I now can say I’ve given acupuncture a whirl.
Not to suggest that acupuncture is something a person does on a crazy whim, like roller-blading down an airport parking ramp. People pursue better health in a number of ways, including getting their teeth cleaned, undergoing hypnosis, trying the paleo diet or going someplace for a high colonic on their lunch hour — though I think of this as something they do primarily in California.
In fact, acupuncture is most like having one’s teeth cleaned. It requires an appointment, an insurance card and a detailed evaluation of one’s general condition. I was given a long questionnaire that seemed to be heavy on digestion-related questions. The questions were so specific as to preclude repeating them here, but I couldn’t resist asking the acupuncture guy why that aspect of a person’s constitution was so important.
His reply was friendly but mystifying. He asks those questions, he said, because the answers tell him things about his patients that they might not blurt straight out.
I was finished with the survey but I took a sweeping glance at it before I handed it over. I didn’t think my responses revealed anything extremely private, but of course, as the patient, I wouldn’t know. All I could do was wait to see if the acupuncture guy suddenly asked me a question about, say, my dog. I hadn’t mentioned my dog on the form, but I might have revealed his existence between the lines. If he said, “So why did you adopt your dog from a shelter rather than going to a breeder?” I’d have to decide if he was a great acupuncturist in whom I should place all my confidence or just plain creepy.
He led me to an examination room identical to the examination rooms of my family physician, except my family physician’s medical school diploma wasn’t hanging on the wall. I could keep most of my clothes on, he told me, but he gave me a hospital gown — another reassuring sight — and asked me to take off my shoes and socks and roll my jeans to my knees.
These instructions threw me for a loop. The hospital gown part was fine, but bare feet? I should explain, perhaps, that this appointment was entirely thanks to my younger daughter, who hoped the chronic pain I’ve had for more than a decade might be helped by alternative medicine. To that end, she bought me an online coupon offering an hour’s treatment at half price.
As for me, my response echoed the one novelist Anne Tyler gave her then-boyfriend when he proposed. “Well, why not?” she said, according to an interview.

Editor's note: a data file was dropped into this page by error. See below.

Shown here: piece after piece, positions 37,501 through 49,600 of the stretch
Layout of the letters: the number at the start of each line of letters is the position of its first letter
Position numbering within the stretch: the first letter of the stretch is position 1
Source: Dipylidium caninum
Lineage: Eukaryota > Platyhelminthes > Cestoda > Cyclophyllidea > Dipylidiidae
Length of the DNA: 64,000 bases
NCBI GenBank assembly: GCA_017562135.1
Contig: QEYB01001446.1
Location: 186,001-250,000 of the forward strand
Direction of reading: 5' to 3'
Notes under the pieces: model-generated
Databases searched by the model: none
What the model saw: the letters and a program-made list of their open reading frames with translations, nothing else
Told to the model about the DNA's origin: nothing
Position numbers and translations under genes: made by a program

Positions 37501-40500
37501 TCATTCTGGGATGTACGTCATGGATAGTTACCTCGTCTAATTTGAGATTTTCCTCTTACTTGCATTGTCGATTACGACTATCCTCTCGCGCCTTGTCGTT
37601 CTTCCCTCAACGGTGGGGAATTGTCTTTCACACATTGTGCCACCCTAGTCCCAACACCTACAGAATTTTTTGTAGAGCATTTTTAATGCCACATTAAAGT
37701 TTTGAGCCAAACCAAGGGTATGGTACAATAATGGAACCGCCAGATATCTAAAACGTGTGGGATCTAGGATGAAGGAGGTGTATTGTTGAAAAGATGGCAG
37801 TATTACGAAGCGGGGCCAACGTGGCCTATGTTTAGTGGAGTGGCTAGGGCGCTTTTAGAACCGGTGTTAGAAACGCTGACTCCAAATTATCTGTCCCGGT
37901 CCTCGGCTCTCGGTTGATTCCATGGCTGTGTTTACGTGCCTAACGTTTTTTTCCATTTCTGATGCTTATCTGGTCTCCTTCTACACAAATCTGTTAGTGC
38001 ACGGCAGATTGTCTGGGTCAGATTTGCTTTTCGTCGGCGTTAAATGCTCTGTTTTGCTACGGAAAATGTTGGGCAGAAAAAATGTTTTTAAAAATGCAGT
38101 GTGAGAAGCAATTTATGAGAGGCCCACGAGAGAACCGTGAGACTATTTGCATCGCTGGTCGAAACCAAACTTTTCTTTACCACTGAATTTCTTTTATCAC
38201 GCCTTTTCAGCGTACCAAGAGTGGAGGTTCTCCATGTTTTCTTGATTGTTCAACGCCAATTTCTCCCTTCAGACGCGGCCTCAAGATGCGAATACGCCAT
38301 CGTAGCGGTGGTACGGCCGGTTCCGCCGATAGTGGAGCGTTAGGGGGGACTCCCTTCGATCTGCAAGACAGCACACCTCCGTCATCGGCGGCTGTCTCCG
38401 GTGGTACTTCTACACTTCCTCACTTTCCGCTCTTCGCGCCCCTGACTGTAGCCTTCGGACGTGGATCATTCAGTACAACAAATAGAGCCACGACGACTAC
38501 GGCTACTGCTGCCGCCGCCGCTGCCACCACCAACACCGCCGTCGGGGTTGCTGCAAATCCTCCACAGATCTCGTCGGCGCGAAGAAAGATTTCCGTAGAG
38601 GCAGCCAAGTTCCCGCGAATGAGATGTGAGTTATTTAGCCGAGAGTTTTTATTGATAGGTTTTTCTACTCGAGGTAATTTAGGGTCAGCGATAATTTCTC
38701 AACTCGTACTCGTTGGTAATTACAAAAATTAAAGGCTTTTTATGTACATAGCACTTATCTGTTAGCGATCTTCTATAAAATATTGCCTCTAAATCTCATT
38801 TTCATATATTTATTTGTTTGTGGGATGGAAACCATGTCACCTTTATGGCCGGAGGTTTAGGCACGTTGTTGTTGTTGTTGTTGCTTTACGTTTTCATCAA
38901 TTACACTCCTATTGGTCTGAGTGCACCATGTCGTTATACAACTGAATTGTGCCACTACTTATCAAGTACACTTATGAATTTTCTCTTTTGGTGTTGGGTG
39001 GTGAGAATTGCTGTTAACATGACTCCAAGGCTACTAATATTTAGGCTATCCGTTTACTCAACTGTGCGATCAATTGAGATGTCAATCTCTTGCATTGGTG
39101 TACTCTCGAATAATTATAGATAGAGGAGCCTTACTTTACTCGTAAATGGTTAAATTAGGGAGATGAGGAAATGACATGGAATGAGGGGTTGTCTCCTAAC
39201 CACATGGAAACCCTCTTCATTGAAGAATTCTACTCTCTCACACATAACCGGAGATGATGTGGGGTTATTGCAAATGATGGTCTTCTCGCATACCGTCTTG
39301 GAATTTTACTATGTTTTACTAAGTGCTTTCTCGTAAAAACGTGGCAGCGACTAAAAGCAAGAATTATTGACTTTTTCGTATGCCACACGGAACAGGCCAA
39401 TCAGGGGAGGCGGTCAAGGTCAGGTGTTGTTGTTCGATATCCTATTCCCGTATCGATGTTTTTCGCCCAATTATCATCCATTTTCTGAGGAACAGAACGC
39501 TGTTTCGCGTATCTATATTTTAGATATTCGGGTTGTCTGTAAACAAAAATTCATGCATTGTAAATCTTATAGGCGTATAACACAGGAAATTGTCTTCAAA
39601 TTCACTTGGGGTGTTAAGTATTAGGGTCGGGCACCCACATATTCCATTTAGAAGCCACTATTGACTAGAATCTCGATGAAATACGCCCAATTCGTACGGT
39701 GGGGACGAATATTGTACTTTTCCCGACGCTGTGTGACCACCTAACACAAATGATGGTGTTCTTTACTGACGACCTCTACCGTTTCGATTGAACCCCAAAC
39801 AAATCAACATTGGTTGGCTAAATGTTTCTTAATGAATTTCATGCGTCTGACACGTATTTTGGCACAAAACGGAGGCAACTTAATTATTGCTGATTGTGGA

That’s what I said about acupuncture. “Well, why not?” I’ve tried everything else, and wouldn’t it be amazing if acupuncture turned out to make all the difference?
So I was prepared to be completely open-minded and New Age, but my pain is in my right arm, not my feet or anywhere near my feet. If my arm is northern Canada, my feet are South Africa. Why couldn’t I keep my socks on?
I learned the answer when the acupuncture guy returned and began placing needles here and there. He’d remove each one from its individual I-assume-sanitized packet, put the tip against my skin and then give it a gentle tap. Place. Tap. Place. Tap. Considering that each packet had to be torn open and that he threw away the scraps before picking up the next packet, he progressed surprisingly quickly up the outside of my right arm and down the inside. Several needles in my left ear. Two or three in, yes, my feet. Place. Tap.
Except he didn’t place the needles in order like that. He’d put a needle in my ear, one in my foot and two or three in my arm and then wander, seemingly aimlessly, back to my ear to stick in one more. Followed by another in my arm, and so on.
In another exciting development, the acupuncturist announced his plan to do electro-acupuncture, which alarmed me until he said my daughter’s coupon would cover it. In electro-acupuncture, some of the needles are attached by wires to a box that looked like the controls of a tabletop train set. When the acupuncturist turned the knob that made the engine start around the track, my right arm hummed pleasantly, like an electric toothbrush.
Could he turn it up, he asked. As an example, he turned the knob that would have made the train barrel into the tunnel and, in fact, did make me say, “Ouch! No!”
So he turned it down again, but continued at intervals to ask hopefully for permission to try again. I continued to say no. If my coupon was being spent on electro-acupuncture on training wheels, so be it.
For most of the session, I was alone in the room, listening to music — the kind of music you’d expect to hear when undergoing acupuncture — and enjoying the buzzy electronic waves in my arm. It was relaxing. It was painless. I almost slept. My ear bled a little when he took out the needles, and the acupuncturist said that was good; it meant my circulation was improved. And although I wondered if it could possibly mean only that someone had stuck my ear with a needle, I was willing to give him the benefit of the doubt.
He didn’t say one word about my dog.
Margo Bartlett can be reached at firstname.lastname@example.org.